assertIn, assertNotIn

These two assertions check whether a value is in a sequence and whether a value is not in a sequence. They are “assert” versions of the in and not in operators. For example:

def test_assert_in_example(self):
    self.assertIn('a', 'cat')
    self.assertNotIn('o', 'cat')
    self.assertIn(5, list_of_primes_under_ten)
    self.assertNotIn(12, list_of_primes_under_ten)

assertIs, assertIsNot

These two assertions check whether values are identical to one another. This is sometimes useful when you want to test something more strict than mere equality. For example:

def test_assert_is_example(self):
    foo = [None]
    foo_alias = foo
    bar = [None]
    self.assertIs(foo, foo_alias)
    self.assertIsNot(foo, bar)
    self.assertEqual(foo, bar) # They are equal, but not identical


As much as we love duck-typing and polymorphism, sometimes you need to check whether or not a value is of a given type. This method does that. For example:

def test_assert_is_instance_example(self):
    now = datetime.now()
    self.assertIsInstance(now, datetime)

Note that there is no assertIsNotInstance in testtools currently.


Sometimes it’s useful to write tests that fail. For example, you might want to turn a bug report into a unit test, but you don’t know how to fix the bug yet. Or perhaps you want to document a known, temporary deficiency in a dependency.

testtools gives you the TestCase.expectFailure to help with this. You use it to say that you expect this assertion to fail. When the test runs and the assertion fails, testtools will report it as an “expected failure”.

Here’s an example:

def test_expect_failure_example(self):
        "cats should be dogs", self.assertEqual, 'cats', 'dogs')

As long as ‘cats’ is not equal to ‘dogs’, the test will be reported as an expected failure.

If ever by some miracle ‘cats’ becomes ‘dogs’, then testtools will report an “unexpected success”. Unlike standard unittest, testtools treats this as something that fails the test suite, like an error or a failure.


The built-in assertion methods are very useful, they are the bread and butter of writing tests. However, soon enough you will probably want to write your own assertions. Perhaps there are domain specific things that you want to check (e.g. assert that two widgets are aligned parallel to the flux grid), or perhaps you want to check something that could almost but not quite be found in some other standard library (e.g. assert that two paths point to the same file).

When you are in such situations, you could either make a base class for your project that inherits from testtools.TestCase and make sure that all of your tests derive from that, or you could use the testtools Matcher system.

Using Matchers

Here’s a really basic example using stock matchers found in testtools:

import testtools
from testtools.matchers import Equals

class TestSquare(TestCase):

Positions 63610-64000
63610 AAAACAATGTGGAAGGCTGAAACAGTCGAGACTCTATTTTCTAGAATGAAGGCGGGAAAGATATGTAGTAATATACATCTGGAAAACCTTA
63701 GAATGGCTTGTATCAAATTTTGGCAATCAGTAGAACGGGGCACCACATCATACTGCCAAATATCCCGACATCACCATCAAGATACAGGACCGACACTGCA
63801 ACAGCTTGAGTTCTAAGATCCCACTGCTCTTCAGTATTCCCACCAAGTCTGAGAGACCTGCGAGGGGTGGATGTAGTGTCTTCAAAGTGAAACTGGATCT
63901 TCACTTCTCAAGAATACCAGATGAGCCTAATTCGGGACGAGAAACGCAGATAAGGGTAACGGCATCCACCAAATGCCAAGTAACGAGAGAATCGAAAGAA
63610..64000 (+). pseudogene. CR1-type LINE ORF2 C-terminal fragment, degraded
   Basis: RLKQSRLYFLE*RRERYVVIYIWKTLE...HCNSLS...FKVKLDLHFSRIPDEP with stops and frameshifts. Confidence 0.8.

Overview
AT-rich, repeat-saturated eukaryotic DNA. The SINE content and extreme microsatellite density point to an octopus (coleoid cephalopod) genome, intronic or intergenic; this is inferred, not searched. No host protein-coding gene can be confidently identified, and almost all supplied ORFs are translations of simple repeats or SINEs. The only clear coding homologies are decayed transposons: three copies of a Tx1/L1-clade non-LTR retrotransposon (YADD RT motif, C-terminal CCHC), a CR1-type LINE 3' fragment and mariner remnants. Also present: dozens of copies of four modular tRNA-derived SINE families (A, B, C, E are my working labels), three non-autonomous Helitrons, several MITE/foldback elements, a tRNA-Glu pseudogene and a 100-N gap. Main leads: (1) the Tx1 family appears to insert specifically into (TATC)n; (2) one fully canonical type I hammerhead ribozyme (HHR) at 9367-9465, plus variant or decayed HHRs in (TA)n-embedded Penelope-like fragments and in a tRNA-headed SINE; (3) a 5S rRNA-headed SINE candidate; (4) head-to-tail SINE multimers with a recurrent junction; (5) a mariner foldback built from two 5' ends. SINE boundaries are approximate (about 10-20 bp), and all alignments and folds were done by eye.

def test_square(self):
       result = square(7)
       self.assertThat(result, Equals(49))

The line self.assertThat(result, Equals(49)) is equivalent to self.assertEqual(result, 49) and means “assert that result equals 49”. The difference is that assertThat is a more general method that takes some kind of observed value (in this case, result) and any matcher object (here, Equals(49)).

The matcher object could be absolutely anything that implements the Matcher protocol. This means that you can make more complex matchers by combining existing ones:

def test_square_silly(self):
    result = square(7)
    self.assertThat(result, Not(Equals(50)))

Which is roughly equivalent to:

def test_square_silly(self):
    result = square(7)
    self.assertNotEqual(result, 50)

assert_that Function

In addition to self.assertThat, testtools also provides the assert_that function in testtools.assertions This behaves like the method version does:

class TestSquare(TestCase):

    def test_square():
        result = square(7)
        assert_that(result, Equals(49))

    def test_square_silly():
        result = square(7)
        assert_that(result, Not(Equals(50)))

Delayed Assertions

A failure in the self.assertThat method will immediately fail the test: No more test code will be run after the assertion failure.

The expectThat method behaves the same as assertThat with one exception: when failing the test it does so at the end of the test code rather than when the mismatch is detected. For example:

import subprocess

from testtools import TestCase
from testtools.matchers import Equals

class SomeProcessTests(TestCase):

    def test_process_output(self):
        process = subprocess.Popen(
          ["my-app", "/some/path"],

        stdout, stderrr = process.communicate()

        self.expectThat(process.returncode, Equals(0))
        self.expectThat(stdout, Equals("Expected Output"))
        self.expectThat(stderr, Equals(""))